There’s a short circuit somewhere. My MacBook vibrates as if its aluminum surface were alive. Electricity seems to leak out of everything in Sicily. Yet, is my personal energy source recharged? I think not, despite a night of well-deserved sleep. I feel sorry for the parents in equal measure to bitter personal privation.
Alice and I meet for breakfast and contemplate a slow start. No hurry. Destination – Noto. A stop on the way in Ragusa is the planned. Lunch, perhaps; gelato, certainly. First, we collect her laundry, releasing her from t-shirt sink washing and gamy trouser wearing. Her pants come back damp and linty. Villa Trigona has been a very pleasant inn, and probably on weekdays would be baby-free. Genial men from Afghanistan and South Sudan work long days at the inn in every capacity. I’m terribly curious, but can’t get up the nerve to attempt an awkward conversation through a convoluted language barrier.
Alice’s satellite of remote authority insists we drive the most direct possible way: it doesn’t take into account the perils inherent in its single-mindedness. Automotive vulnerability is a given on these Sicilian byways.
Ragusa has two parts, unlike Gaul. We are compelled to negotiate the unprepossessing, hectic, and sprawling Ragusa Superiore in order to enter the enchantment of Ragusa Ibla, the old town. Walking around the twisting cobblestone streets and stairways to heaven is deliciously disorienting. The sun sheds magic photons on the tile-roofed houses and uplifts the magnificence of Duomo di San Giorgio. We cap it off with an exquisite gelati in the piazza at the foot of the Duomo.
At last, we come to rest in Noto, in the southeast corner of the island. This citta is the apotheosis of Sicilian Baroque architecture. After the catastrophic earthquake of 1693, Noto (Antica) was abandoned and rebuilt 14 kilometers away, according to a pleasing grid pattern. The new construction used the local honey-colored tufa, a porous form of limestone. Noto is universally referred to as il giardino di pietra, the garden of stone.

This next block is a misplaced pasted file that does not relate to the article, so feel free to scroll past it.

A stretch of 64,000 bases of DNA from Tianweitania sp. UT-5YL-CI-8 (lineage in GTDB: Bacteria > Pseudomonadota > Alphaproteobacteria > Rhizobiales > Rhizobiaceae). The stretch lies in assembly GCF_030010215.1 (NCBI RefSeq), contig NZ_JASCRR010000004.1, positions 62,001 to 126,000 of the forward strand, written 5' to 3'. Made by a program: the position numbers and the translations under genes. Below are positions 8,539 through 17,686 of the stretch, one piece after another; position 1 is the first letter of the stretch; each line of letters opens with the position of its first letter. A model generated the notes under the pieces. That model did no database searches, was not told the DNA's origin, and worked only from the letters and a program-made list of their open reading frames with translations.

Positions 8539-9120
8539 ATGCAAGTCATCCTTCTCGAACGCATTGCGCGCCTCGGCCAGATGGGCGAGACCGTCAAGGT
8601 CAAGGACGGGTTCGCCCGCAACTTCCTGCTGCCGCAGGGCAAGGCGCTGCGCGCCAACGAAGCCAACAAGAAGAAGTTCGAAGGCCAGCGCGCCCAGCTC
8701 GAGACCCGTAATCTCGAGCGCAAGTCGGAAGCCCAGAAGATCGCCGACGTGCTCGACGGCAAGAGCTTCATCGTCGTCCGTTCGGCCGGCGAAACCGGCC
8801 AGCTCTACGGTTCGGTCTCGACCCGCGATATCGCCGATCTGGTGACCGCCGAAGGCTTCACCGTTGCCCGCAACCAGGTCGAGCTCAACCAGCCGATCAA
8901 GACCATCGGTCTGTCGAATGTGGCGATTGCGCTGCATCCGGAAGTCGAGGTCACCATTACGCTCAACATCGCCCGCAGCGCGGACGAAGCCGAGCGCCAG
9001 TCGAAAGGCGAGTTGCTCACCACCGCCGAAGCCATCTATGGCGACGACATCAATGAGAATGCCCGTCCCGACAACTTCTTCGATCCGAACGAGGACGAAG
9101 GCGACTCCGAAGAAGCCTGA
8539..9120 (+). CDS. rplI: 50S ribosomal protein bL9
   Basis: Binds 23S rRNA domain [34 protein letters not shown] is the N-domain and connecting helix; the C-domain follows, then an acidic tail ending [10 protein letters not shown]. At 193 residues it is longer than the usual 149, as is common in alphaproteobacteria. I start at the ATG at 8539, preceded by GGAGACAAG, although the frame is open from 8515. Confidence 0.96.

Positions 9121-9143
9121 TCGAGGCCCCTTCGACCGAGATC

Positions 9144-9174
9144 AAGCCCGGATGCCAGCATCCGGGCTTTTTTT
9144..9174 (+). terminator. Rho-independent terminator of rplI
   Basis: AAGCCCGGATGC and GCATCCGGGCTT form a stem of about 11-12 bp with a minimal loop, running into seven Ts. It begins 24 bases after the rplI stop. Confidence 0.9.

Getting the fucking Fiat parked requires the not unfamiliar contortions, but once we’re settled at the Hotel Porta Reale, a stroll up the luminous main thoroughfare has us muttering and cooing and not taking photos. The Porta Reale is a triumphal arch built in the 19th century to honor their visiting ruler, Ferdinand the Second, King of the Two Sicilies. It features the three sculpted symbols of Noto, a tower for strength, a dog for loyalty, and a pelican for self-sacrifice. The pelican’s a head-scratcher. The hotel reserves us a table at a trattoria. I order far too much food. A group of three dashingly gay gentlemen sitting behind us have elaborately garnished cocktails delivered from some other bar. Certamente.